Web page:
David Clark, contributor to this blog and Senior Counsel at Epstein Becker Green, is featured on Employment Law This Week, discussing the Defend Trade Secrets Act of 2016 (DTSA).

Under the DTSA, employers can now sue in federal court for trade secret misappropriation. Though there is some overlap with the Uniform Trade Secrets Act—adopted in some version by 48 states—the DTSA marks a notable change in how these cases are litigated, creating a federal civil cause of action. The new law contains broad whistleblower protections and new requirements for employers to give notice of these protections.

View the episode below and a Thomson Reuters Practical Law Q&A co-authored by Mr. Clark with Peter Steinmeyer.

Peter Steinmeyer, co-editor of this blog, is featured in the top story on Employment Law This Week.

As the story explains, the U.S. Court of Appeals for the Sixth Circuit has upheld a ruling that a group of workers at a fastener company used confidential drawings from the company to design, manufacture, and sell competing parts for their new business venture. On appeal, the former workers argued that they were “filling a gap” for customers, not competing with the original company. But the Sixth Circuit found that this argument ignored undisputed evidence in the case.

Mr. Steinmeyer discusses steps that employers should take to protect their trade secrets.

View the episode, below.

 

Featured on Employment Law This Week: Non-competes are coming under the microscope of the U.S. Treasury.

A recent report from the Treasury calls for more transparency in non-compete agreements and better communication around their use. Approximately 18 percent of the workforce is subject to these restrictive covenants, and there is increasing scrutiny around them on both the state and federal levels. A recent Utah statute restricts non-competes to no more than one year, while Oregon and Alabama recently tightened their statutory restrictions.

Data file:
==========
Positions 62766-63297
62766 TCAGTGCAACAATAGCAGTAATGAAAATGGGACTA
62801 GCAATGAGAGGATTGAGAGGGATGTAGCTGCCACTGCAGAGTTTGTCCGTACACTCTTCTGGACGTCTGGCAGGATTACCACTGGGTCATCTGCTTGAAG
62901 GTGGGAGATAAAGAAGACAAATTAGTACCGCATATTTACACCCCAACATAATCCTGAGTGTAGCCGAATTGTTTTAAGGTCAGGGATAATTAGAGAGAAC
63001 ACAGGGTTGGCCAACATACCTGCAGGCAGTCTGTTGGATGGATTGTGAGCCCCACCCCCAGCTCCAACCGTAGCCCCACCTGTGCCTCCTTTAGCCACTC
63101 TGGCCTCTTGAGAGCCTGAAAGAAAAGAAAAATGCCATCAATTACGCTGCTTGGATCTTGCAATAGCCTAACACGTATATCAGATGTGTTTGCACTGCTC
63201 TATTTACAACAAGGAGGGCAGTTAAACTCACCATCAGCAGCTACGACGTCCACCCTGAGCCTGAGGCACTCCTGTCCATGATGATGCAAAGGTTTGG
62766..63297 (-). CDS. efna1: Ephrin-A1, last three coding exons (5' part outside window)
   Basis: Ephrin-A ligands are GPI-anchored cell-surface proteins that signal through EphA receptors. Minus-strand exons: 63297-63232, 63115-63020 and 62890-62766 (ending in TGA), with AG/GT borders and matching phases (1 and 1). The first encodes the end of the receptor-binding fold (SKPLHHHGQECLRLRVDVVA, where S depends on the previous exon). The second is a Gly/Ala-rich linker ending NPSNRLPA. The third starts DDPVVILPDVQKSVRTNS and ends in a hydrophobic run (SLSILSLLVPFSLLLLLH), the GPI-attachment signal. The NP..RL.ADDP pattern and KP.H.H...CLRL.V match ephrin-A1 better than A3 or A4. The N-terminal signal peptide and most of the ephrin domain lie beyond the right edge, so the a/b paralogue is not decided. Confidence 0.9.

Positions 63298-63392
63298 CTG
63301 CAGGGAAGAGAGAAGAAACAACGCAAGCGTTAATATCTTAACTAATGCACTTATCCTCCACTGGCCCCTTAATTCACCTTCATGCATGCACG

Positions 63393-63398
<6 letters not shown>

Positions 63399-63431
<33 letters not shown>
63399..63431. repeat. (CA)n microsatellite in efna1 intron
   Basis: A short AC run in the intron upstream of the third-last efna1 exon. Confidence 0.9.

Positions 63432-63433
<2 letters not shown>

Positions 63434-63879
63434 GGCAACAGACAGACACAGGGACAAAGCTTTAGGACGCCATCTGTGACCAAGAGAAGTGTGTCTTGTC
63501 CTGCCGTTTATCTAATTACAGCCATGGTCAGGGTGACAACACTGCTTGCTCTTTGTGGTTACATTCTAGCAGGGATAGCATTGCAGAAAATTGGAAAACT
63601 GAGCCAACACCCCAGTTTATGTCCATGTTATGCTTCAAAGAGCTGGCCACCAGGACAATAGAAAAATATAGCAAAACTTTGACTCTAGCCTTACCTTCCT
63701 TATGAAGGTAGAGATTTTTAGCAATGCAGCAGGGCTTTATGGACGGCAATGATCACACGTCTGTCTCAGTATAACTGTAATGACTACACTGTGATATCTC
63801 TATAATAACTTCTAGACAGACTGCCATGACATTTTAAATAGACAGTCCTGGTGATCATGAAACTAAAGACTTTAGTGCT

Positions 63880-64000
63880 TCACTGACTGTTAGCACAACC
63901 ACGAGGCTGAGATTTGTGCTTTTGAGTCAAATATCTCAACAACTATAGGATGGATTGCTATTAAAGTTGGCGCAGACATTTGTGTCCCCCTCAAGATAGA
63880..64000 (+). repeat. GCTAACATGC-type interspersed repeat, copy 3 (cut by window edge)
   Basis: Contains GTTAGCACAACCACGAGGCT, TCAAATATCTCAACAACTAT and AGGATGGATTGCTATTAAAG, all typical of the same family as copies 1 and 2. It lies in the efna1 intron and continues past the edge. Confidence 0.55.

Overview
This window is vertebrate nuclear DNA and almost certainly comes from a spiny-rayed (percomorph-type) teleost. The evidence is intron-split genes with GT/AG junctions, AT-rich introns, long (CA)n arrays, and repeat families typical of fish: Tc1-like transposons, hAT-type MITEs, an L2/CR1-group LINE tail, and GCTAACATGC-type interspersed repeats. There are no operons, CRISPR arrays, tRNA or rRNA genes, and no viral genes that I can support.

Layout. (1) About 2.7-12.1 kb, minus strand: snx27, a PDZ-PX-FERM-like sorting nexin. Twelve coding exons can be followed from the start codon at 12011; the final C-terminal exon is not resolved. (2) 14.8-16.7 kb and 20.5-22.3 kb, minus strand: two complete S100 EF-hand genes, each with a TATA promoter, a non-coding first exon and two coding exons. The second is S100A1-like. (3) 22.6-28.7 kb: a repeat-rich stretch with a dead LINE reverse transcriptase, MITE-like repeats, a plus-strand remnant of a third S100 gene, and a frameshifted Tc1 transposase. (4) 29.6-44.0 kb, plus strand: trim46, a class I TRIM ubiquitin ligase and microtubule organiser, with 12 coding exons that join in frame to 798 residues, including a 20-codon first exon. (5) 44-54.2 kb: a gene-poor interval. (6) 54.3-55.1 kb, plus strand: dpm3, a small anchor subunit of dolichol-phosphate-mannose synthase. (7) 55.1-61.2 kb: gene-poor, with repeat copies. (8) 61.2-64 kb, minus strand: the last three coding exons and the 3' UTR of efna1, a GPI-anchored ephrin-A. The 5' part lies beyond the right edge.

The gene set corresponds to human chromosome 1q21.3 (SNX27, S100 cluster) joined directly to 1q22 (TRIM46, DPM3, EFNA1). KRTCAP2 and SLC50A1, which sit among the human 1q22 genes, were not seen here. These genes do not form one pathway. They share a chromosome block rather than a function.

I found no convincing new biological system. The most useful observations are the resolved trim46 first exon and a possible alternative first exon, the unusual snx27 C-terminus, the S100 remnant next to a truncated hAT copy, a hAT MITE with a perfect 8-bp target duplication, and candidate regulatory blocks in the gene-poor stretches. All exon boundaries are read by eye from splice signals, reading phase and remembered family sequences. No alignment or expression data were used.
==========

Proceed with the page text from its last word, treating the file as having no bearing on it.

View the episode below or read more about this story in a previous blog post.

A featured story on Employment Law This Week is a Massachusetts court’s ruling that former counsel is not barred from giving advice to a competitor.

An in-house lawyer for Gillette left the company 10 years ago. Four years later, he became General Counsel for Shavelogic, a Gillette competitor. Gillette recently tried to obtain a broad injunction against the lawyer, who they claimed would inevitably disclose trade secrets in his position. The Massachusetts Superior Court’s Business Litigation Session ruled that there was insufficient evidence that trade secrets would be revealed, and any knowledge the counsel had of patents was likely outdated or general knowledge.

View the episode below or read more on this topic in an earlier post on this blog.

One of the top stories on Employment Law This Week – Epstein Becker Green’s new video program – is about a bad leaver and the hefty price he had to pay.

A former VP of Fortinet, Inc., must pay nearly $1.7 million to the company, after poaching three of his subordinates when he left his job for a competitor. The former VP joked in an email that the employees he took with him were “three bullets to the back of the head” of his former employer. In the arbitration, a former California state judge ruled that the employee had breached his fiduciary duty and his contractual obligations not to recruit employees of the company for a year after he left.

See below to view the episode (the story starts circa 1:30) and read our own Peter Altieri’s blog post about this decision.